Testing core strength endurance is also important because many athletes may demonstrate adequate core strength in clinic but develop weakness or imbalances as they fatigue during activity. It is often surprising to find that even highly trained athletes can demonstrate core weakness.

A Guide To Tests For Core Stability

Single leg squat test. The patient stands with his or her hands on the hips or at the sides, transfers weight to one leg, extends the knee of the non-weightbearing leg with the non-weightbearing foot anterior to the body and bends the weightbearing knee until the knee is over the forefoot. The patient holds the position for 10 seconds while the non-weightbearing foot remains off the floor. The patient does this test with both legs.
Look for a smooth, coordinated movement, stable balance, level hips and shoulders, and the patella tracking over the second metatarsophalangeal joint. Obvious signs of deficits include: poor coordination of movement, flailing arms, shoulder and/or hip drop, a forward leaning torso and a medially deviating knee.2,3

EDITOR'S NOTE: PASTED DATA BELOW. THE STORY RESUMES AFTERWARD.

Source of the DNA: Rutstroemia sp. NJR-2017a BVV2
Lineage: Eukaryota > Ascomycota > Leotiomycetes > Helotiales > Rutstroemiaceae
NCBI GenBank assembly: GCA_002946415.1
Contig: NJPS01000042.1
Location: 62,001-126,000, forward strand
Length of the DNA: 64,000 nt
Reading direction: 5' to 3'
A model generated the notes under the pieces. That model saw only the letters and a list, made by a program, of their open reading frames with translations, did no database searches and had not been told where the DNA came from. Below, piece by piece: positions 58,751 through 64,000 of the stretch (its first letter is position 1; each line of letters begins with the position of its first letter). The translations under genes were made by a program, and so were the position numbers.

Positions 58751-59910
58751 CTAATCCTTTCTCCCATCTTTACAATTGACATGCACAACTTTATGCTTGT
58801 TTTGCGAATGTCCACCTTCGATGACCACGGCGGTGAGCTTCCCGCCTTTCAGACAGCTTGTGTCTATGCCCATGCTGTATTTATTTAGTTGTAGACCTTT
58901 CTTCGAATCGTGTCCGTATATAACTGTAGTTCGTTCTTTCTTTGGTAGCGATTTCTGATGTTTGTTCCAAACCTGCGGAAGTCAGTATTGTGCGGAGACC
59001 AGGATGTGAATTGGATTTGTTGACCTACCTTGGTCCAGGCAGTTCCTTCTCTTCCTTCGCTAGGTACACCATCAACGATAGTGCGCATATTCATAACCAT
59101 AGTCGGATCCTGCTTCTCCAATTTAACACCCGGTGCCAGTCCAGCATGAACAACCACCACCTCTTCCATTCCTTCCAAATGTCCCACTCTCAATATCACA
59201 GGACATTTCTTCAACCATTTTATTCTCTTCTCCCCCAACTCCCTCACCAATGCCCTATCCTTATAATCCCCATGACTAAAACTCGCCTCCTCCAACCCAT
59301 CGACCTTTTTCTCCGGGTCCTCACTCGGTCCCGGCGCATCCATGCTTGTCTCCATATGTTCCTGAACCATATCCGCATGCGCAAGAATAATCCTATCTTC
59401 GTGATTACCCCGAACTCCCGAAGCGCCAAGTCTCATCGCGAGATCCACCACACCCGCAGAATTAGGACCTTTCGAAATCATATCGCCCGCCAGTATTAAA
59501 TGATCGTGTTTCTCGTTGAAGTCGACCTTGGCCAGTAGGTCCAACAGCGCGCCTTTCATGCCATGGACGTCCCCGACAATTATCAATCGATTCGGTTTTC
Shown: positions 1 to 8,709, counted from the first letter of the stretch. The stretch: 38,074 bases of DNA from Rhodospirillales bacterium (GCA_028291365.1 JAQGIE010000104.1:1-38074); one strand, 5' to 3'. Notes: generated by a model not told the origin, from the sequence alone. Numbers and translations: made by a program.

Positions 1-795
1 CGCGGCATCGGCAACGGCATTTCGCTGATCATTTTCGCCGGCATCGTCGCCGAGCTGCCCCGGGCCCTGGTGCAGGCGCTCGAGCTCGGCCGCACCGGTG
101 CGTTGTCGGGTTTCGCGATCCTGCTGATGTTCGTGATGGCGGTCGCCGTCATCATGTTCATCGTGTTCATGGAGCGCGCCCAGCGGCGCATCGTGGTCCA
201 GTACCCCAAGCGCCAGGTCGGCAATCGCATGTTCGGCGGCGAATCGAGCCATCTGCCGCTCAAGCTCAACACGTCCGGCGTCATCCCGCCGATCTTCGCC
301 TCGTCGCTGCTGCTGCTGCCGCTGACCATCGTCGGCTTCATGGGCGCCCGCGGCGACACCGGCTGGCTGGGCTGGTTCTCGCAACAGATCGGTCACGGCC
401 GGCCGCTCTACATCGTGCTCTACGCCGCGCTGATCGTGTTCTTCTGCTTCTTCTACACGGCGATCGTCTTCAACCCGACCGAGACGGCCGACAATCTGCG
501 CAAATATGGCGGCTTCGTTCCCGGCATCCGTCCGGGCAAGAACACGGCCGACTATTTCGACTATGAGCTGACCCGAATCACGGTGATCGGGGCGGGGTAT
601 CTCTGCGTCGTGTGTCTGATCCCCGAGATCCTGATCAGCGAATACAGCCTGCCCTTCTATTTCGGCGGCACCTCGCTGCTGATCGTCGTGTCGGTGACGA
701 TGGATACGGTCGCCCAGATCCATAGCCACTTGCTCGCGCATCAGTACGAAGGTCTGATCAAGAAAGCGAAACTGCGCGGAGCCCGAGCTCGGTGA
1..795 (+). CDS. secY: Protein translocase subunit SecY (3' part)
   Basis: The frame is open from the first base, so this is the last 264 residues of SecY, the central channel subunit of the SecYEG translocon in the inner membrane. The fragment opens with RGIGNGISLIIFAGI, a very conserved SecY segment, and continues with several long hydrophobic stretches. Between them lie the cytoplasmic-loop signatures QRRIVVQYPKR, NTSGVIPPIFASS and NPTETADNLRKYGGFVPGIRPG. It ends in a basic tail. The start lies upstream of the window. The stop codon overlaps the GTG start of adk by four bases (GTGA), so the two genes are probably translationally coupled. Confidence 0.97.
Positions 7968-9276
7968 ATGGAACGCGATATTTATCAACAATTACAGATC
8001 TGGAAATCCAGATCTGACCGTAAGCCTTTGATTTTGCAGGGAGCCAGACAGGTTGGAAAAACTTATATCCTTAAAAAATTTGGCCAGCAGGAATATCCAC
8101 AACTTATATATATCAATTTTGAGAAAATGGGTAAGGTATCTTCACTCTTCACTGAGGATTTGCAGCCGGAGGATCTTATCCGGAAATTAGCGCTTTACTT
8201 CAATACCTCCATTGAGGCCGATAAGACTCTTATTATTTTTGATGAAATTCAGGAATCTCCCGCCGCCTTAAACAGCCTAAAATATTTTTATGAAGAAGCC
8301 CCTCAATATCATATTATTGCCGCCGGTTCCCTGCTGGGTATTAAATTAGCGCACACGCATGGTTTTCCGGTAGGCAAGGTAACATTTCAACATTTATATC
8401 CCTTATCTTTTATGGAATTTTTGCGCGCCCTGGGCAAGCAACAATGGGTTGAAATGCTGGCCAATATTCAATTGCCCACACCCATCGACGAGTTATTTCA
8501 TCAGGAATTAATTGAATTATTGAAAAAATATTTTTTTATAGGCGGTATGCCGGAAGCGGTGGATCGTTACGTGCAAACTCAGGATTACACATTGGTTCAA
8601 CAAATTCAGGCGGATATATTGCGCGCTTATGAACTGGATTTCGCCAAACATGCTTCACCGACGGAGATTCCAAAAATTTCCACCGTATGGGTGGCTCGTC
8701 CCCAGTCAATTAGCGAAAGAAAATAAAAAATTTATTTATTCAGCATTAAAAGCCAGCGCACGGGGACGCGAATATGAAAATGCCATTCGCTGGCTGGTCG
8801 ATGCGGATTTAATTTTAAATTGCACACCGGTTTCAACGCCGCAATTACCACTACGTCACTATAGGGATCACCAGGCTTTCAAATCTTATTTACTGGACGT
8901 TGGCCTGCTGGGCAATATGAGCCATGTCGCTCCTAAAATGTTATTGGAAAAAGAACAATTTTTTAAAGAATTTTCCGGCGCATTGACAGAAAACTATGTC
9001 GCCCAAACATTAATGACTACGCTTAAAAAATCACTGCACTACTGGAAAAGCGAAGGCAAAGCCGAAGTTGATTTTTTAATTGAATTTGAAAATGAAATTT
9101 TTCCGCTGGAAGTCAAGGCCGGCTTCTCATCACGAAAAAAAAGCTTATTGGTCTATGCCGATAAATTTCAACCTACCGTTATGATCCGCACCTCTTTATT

Planks. In the first position, the patient lies prone on the exam table or floor, and then raises his or her body to support weight with only toes, elbows and forearms. In the second position, the patient lies on the side and then raises the body to support his or her weight with only the lateral aspect of the bottom foot and the elbow. Test the side plank on both the left and the right. The patient should be able to hold each position for a minimum of 30 seconds.4

   Look for proper alignment of the body from the feet through the cervical spine as well as a stable hold of the test with minimal shaking. Obvious signs of deficits include: complete inability to perform the action, tendencies to elevate or drop the pelvic area from the proper alignment and rotational inequalities in the pelvis.